NEW YORK – There are many factors why Wild defensemen seem to be jumping into the offensive attack more than yesteryear.
The Wild’s coaching staff is harping on it more, but it’s become habit after really stressing it last year. The games of young defensemen Jared Spurgeon, Marco Scandella and Jonas Brodin have naturally matured, so they’re more confident making plays. And team continuity is a huge factor. The Wild’s top four defensemen have played with the majority of the Wild’s top six forwards the past three seasons.
“We’re learning how to read off our forwards better and vice versa,” said Scandella, who starting with a retrieval Saturday against Tampa Bay called out to Jason Pominville that he would be jumping into the rush as a fourth man. Pominville executed a perfect blue-line exchange before Scandella drove the net for the game’s first goal. “We’re skating fast but also making decisions faster than we were last year.”
In that same 7-2 win, Thomas Vanek hit Spurgeon for a 2-on-1 layup and Ryan Suter skated deep into the offensive zone to set up Zach Parise. The game before, Spurgeon assisted on two goals, the second being Pominville’s insurance tally when he recognized he could catch the Arizona Coyotes off guard by turning a 3-on-3 into a 4-on-3.
“When you play against teams whose D are mobile, you can’t really take a backcheck off because you’ll get beat up ice,” Parise said. “My philosophy is 4-on-3 is like the new 3-on-2. You’ve got to activate the fourth guy, otherwise you’re going to be playing 2-on-3 or 3-on-3 the whole night.
“With our guys, the way they skate, the way they jump in at the right time, it just gives you a whole other option.”
Parise said it must continue. He pointed out how the Wild’s defensemen piled up points early last season, too, before it suddenly stopped and “not coincidentally we stopped scoring.”
Not shockingly, the student of the game was accurate.
In the first six games last season, the Wild’s defensemen combined for four goals and 11 assists. In the first six games this season heading into Monday’s game at the Rangers, the Wild’s defensemen combined for four goals and 10 assists. The big difference was last year’s defensemen were plus-6 the first six games. This year, they were plus-28.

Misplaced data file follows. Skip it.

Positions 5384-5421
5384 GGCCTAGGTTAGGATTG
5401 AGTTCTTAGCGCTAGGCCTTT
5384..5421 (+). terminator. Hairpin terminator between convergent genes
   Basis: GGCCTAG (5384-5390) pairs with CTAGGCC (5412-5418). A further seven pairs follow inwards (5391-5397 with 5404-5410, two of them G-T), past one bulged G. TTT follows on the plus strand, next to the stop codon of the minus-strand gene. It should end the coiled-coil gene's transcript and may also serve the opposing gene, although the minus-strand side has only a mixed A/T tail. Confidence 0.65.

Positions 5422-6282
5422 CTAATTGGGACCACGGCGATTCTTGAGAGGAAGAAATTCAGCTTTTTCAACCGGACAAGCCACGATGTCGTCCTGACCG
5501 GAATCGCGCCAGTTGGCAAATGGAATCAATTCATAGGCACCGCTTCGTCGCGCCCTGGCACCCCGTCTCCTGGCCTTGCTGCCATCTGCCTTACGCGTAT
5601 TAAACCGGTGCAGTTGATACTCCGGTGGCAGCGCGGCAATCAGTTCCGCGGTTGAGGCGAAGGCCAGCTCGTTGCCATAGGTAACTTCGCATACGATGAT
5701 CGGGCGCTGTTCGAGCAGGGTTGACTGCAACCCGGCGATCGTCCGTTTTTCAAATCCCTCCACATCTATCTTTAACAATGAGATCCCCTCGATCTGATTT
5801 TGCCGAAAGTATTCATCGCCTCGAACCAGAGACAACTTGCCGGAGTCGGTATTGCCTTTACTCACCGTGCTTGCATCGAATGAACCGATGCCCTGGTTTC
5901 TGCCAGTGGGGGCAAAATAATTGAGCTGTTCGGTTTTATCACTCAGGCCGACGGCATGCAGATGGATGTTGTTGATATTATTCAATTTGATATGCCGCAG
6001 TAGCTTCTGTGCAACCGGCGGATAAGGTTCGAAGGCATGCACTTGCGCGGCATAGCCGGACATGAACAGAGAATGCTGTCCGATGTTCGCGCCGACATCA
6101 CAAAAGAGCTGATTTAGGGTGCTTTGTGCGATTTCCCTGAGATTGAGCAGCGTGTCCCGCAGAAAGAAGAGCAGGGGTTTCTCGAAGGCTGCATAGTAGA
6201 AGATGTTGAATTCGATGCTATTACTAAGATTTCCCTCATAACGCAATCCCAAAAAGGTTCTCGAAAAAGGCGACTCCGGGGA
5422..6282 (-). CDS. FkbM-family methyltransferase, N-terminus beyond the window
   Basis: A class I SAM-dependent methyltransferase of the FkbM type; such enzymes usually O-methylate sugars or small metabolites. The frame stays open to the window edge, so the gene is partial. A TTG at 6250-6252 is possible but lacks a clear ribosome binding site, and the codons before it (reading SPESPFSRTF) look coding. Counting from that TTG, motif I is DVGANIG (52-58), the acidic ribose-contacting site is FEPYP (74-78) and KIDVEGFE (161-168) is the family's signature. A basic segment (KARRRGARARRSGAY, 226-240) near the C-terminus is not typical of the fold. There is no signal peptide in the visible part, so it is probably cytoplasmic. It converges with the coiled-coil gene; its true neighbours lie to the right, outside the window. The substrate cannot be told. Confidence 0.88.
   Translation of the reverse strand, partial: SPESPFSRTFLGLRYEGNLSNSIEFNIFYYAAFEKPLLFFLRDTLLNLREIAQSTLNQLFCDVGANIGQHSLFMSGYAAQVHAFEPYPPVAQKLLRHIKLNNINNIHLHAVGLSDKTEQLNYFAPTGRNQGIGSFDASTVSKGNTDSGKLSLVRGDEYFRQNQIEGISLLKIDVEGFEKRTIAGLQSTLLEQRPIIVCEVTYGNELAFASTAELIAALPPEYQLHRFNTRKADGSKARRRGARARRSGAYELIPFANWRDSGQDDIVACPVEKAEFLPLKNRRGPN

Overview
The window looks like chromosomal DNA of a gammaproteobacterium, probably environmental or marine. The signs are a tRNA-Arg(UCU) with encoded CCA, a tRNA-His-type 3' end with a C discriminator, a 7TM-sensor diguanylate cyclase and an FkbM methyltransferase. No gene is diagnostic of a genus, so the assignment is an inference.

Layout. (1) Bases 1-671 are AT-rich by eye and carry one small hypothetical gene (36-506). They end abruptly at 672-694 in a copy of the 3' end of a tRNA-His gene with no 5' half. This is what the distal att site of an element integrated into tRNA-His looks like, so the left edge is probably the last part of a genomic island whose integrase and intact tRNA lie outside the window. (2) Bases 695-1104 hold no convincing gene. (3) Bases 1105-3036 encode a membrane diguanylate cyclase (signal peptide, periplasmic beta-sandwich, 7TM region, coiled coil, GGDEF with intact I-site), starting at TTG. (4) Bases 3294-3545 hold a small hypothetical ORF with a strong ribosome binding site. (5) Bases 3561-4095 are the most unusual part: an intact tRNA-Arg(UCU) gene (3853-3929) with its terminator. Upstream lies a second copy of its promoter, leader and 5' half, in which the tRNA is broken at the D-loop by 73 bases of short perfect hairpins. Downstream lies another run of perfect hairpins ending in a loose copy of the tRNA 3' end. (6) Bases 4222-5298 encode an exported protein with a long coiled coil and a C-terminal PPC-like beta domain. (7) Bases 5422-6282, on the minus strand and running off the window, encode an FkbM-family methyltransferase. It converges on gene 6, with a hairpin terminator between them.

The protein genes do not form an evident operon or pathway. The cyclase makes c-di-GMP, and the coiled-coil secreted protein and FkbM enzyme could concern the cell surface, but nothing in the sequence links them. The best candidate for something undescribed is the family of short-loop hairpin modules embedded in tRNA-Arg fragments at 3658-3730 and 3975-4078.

“When you start to lose games, the natural thing is, ‘We’ve got to defend,’” Parise said. “So then all of a sudden you stop jumping, you just try to not give up goals rather than scoring. If I remember, that was the case. We were losing, so we just focused on staying back.”
Parise said, laughing, “That didn’t work. But we did a lot better job at the end of last season and seem to be this season. I mean, the way our guys can skate, you have to let them go. They’re all good enough skaters that if they get caught, they’ll get back.
“You can see, it’s been paying off and I think we can do it better even.”
Monday was Parise’s first game at Madison Square Garden since Dec. 22. After that game, he missed the next 14 games because of a broken foot.
“I tried to finish the trip, but it kept getting worse and worse,” said Parise, who tried to play on the bum foot for weeks. “I’d start every game fine, but by the third period, it’d be throbbing. That game here, I just remember thinking, ‘This is ridiculous. What am I doing?’ I couldn’t do anything.”
• The Wild didn’t yet receive test results as to what exactly plagued defensemen Keith Ballard and Christian Folin, but they missed their third games in a row Monday. Coach Mike Yeo expected them to skate back in the Twin Cities.
• Kyle Brodziak was scratched for a fifth consecutive game.